Underlayment provides a cushioned layer that is placed between the flooring and the subfloor and this can help to smooth out any imperfections as well as provide additional cushioning, making the floor more comfortable to walk on.
We have used both types of underlayment. The wood fiber boards are thicker so can cover a fair amount of unevenness. However, going the extra mile and laying a concrete (or other) self-leveler will give you the best results.
Another option is to use a plywood underlayment. This is a layer of plywood that is installed over the uneven subfloor, and it provides a smooth, even surface for the wood flooring. The plywood underlayment can be secured to the subfloor using adhesive or screws, and it can help to hide any imperfections in the underlying surface.
Bamboo flooring is the eco-friendly choice that’s tough enough to take on the world (well, most of it at least). It’s a fast-growing, sustainable alternative to traditional hardwood, and it’s just as durable and easy to clean. Plus, bamboo is resistant to moisture and pests, which is always a plus. You can get it in a variety of colors and styles, and you can even install it over concrete or wood. Just keep in mind that bamboo isn’t quite as hard as other wood floorings so it may not be the best choice for high-traffic areas or for use in the kitchen. But if you’re looking to level out an uneven subfloor, bamboo is just as ready for the job as wood or laminate – just be sure to follow the same prep guidelines.
Vinyl flooring is the chameleon of the flooring world – it’s flexible enough to go with the flow (even if your subfloor isn’t perfectly even), and it’s durable enough to handle all the spills and messes life can throw at it. Plus, it’s moisture-resistant and easy to clean, making it a practical choice for all those high-humidity areas in your home. Just be sure to smooth out any major bumps or dents in your subfloor before you lay down the vinyl, and make sure the surface is clean and dry to avoid any adhesive issues. All in all, vinyl is a great choice for uneven floors – as long as you’re willing to do a little prep work.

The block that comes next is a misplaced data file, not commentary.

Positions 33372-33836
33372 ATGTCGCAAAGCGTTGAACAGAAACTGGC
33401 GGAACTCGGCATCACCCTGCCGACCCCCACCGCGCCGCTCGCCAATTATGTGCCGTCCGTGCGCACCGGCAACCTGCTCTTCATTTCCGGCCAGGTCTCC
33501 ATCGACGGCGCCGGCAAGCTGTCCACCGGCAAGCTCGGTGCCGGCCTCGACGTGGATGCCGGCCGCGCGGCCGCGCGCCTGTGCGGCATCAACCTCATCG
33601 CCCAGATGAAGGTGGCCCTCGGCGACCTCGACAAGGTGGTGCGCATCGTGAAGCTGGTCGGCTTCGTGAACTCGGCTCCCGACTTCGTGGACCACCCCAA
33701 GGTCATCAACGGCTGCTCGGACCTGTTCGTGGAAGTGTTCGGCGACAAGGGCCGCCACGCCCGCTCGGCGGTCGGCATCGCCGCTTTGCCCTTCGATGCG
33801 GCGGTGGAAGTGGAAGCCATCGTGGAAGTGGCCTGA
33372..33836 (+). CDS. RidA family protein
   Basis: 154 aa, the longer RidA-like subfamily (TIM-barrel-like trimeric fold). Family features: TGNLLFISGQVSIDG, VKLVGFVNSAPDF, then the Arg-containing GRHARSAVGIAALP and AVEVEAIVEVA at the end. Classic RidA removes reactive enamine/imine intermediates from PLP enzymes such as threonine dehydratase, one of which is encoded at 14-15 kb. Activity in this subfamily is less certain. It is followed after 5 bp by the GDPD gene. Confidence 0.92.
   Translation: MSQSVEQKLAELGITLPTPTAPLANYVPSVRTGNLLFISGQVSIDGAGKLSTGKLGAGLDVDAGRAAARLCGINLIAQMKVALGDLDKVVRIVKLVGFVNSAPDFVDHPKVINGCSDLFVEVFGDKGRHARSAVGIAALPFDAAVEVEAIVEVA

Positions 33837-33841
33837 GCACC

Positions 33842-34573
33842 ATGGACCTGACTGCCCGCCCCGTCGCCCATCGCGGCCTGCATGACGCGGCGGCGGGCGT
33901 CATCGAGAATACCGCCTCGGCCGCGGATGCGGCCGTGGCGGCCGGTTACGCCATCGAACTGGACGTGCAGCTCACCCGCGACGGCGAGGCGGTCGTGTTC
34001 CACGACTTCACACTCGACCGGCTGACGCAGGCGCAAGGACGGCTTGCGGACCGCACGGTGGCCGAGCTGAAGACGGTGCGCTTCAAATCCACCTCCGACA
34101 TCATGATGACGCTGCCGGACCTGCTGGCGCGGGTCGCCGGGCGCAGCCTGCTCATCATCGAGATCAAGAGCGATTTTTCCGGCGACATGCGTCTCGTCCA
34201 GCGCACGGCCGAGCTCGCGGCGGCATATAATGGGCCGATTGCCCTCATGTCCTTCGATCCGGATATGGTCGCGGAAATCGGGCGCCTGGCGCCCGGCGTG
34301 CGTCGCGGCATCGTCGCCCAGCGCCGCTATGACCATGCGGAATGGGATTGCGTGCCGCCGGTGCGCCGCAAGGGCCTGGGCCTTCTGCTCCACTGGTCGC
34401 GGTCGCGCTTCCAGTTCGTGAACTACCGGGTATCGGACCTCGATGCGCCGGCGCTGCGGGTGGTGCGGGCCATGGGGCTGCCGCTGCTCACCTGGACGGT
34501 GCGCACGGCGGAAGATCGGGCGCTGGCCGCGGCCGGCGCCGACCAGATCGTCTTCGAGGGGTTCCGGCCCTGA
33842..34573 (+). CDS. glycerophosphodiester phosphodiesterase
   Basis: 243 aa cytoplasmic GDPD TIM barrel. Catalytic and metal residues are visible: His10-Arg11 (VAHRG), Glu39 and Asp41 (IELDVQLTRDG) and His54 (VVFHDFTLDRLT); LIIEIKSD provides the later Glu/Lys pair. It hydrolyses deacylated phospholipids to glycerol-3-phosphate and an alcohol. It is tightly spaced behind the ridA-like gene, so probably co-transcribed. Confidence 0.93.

However, it is important to note that vinyl flooring is not suitable for covering extremely uneven or damaged floors. In these cases, it is necessary to level the floor or repair any damage before installing the vinyl. If the floor is too uneven, the vinyl may not lay flat and may show gaps or wrinkles. It is also important to make sure that the subfloor is clean and dry before installing vinyl, as any moisture or debris can affect the adhesive used to hold the vinyl in place.
To sum up, the results will depend on how uneven the subfloor is. So preparation is key and again, a self-leveling compound may be advisable.
Carpet tiles, made from small squares of carpet, can be easily laid down over an uneven surface. They can be cut to fit around obstacles and can be easily removed and replaced if damaged. Like vinyl, they can be effective with the right preparation (including sanding down raised areas and filling any holes) but success would depend on how uneven the subfloor is to start with.
Cork is a natural, sustainable material that can be used as flooring. It’s soft, cushioned, and naturally insulating, making it a comfortable and energy-efficient choice. It’s also durable and resistant to water, making it a good choice for wet or damp areas. However, cork is not recommended for areas with heavy foot traffic or for use in kitchens, as it can scratch and dent easily.
Like laminate, cork’s ability to even out a subfloor is heavily dependent on the underlayment used and whether a self-leveling compound is laid.
So, you want to give your uneven floor a makeover? No problem! Just make sure you give it a good prep first. Fill in any gaps or holes, smooth out any bumps, and use a self-leveling compound to create a surface that’s as flat as a pancake. Trust us, it’s worth the extra effort. Then, choose the flooring option that works best for your space and style. With a little elbow grease and some smart choices, you can turn that uneven floor into a thing of beauty.